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Large tornado moves through Jonesboro, AR; damage reported

28 Mar 2020, 5:44 pm

A large tornado moved through Jonesboro, Arkansas on Saturday afternoon, leaving behind a trail of widespread damage and at least six injuries. This was part of a wide swath of severe weather on Saturday, stretching from Oklahoma and Arkansas all the way up to Illinois and Iowa.

But the main story was a large destructive tornado that moved through the city of Jonesboro late on Saturday afternoon. Here’s a look at the tornado, which moved through central Jonesboro around 5 p.m. CDT on Saturday:

Arkansas Governor Asa Hutchinson tweeted on Saturday that there had been reported property damage in the Jonesboro area due to the tornado.

Six minor injuries were reported from the tornado, according to the Jonesboro Police Department. Extensive damage was reported in the central and northern sides of the city.

The radar presentation from the Jonesboro tornado clearly showed the large, damaging tornado as it moved through the city. Below, you can see the radar presentation as . The two most significant parts from the image below are the bottom left and the top right portions of the image. In the top right part of the quad box, you can see the bright greens (winds moving towards the radar site) meeting the bright reds (winds moving away from it) in a short space and distance. That shows fast-moving winds converging in a small area, indicating unusually strong rotation and a likely tornado.

In the bottom left, notice a distinct blue spot just northeast of Jonesboro. That blue dot is the radar picking up debris being lofted up into the air, known as a debris ball.

At least 12 tornadoes had been reported nationwide as of Saturday afternoon, including four in Iowa and one in Illinois. That’s based on preliminary reports from the Storm Prediction Center.

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Make sure you have a way to get weather warnings, particularly after sunset as overnight storms could be a hazard across parts of the Midwest overnight into Sunday morning. For more specifics on the forecast, meteorologist Shelly Lindblade dives into the details here.

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Stay with WeatherNation for the latest on this dangerous severe weather outbreak.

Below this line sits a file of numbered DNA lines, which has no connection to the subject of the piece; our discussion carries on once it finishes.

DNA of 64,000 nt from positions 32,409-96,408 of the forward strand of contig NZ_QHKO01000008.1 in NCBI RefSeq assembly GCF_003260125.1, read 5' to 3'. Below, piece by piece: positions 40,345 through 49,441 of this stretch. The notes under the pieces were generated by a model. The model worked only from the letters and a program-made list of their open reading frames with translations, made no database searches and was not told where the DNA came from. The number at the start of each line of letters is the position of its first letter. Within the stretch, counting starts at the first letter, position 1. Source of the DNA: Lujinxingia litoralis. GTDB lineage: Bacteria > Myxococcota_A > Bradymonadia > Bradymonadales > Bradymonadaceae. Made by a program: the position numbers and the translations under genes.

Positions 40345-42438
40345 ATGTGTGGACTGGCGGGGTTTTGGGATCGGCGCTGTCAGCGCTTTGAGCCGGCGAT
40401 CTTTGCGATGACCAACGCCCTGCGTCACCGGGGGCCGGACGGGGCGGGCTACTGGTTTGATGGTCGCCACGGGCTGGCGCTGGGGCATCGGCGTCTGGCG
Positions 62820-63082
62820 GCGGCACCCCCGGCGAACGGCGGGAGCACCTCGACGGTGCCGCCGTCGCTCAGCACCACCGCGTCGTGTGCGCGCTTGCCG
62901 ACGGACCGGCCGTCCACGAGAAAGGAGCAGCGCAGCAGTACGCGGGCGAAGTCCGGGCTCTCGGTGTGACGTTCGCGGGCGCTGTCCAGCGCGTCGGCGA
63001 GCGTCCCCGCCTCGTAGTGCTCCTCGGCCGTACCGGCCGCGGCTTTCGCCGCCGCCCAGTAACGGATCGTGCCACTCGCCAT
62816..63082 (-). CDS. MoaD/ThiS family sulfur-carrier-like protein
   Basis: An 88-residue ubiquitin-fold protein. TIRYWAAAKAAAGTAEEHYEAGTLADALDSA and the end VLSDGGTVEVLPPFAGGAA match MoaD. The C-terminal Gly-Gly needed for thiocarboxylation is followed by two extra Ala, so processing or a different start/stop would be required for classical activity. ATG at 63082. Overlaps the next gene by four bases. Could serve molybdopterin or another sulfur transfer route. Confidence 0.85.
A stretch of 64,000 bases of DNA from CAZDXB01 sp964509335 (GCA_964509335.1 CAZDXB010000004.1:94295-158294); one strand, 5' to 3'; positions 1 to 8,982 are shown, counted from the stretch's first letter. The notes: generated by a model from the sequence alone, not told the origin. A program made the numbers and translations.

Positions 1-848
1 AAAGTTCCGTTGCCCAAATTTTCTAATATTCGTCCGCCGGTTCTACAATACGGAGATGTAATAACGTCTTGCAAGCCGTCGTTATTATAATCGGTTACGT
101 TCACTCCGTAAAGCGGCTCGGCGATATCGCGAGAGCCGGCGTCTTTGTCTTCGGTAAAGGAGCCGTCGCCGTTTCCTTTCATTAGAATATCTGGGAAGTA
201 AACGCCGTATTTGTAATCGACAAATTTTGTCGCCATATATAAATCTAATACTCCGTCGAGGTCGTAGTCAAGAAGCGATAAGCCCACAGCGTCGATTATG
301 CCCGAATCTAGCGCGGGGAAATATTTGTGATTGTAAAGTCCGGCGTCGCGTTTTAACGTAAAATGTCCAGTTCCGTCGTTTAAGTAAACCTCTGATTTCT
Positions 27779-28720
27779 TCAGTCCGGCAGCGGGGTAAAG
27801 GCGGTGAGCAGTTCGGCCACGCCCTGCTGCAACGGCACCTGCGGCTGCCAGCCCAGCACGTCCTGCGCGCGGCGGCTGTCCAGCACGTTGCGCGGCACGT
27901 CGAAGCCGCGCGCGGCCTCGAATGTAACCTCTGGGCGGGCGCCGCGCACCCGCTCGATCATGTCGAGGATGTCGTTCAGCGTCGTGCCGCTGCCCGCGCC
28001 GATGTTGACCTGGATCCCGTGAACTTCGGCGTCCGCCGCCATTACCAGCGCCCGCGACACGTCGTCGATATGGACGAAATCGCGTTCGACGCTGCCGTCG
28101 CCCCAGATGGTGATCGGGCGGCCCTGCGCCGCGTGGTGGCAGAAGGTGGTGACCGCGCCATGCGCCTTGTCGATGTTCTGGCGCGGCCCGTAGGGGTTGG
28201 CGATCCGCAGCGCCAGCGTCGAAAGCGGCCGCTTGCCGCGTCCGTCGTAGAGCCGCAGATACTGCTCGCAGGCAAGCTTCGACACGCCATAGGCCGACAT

About the author
Chris doesn't remember a time when that he didn't love the weather. When he was five years old, he wrote his first words, "Partly cloudy", in Ms. Benn's kindergarten class. According to Chris, it's been a love affair ever since, from teaching himself how to read forecast models at age 12, to landing at WeatherNation. Growing up in Greenwich, Connecticut, he started to go after his lifelong drea... Load Morem of becoming a meteorologist by predicting whether or not there would be snow days - turning him into Greenwich High School's "defacto weatherman". He turned that snow day-predicting website into a front page story a local newspaper, which in turn earned him a look at WABC-TV in New York, where Chris did the weather live on-air at the age of 16. He attended Boston University, where he continued being a "weather nerd", performing weather updates on the campus radio and TV stations, and doing the daily forecasts for the student newspaper. Following his studies at BU, Chris worked at Mile High Sports and ESPN Denver for four years while pursuing his certification in Broadcast Meteorology from Mississippi State University. Chris is a huge sports fan, rooting for the Rockies, Nuggets, Broncos, Avalanche and UConn. He frequently find links between sports and weather, including an investigative analysis he did in 2013, finding trends between Peyton Manning's play and game time temperature (he doesn't like the cold). Chris also enjoys running, playing any sport, socializing and periodically overeating at all-you-can-eat buffets.

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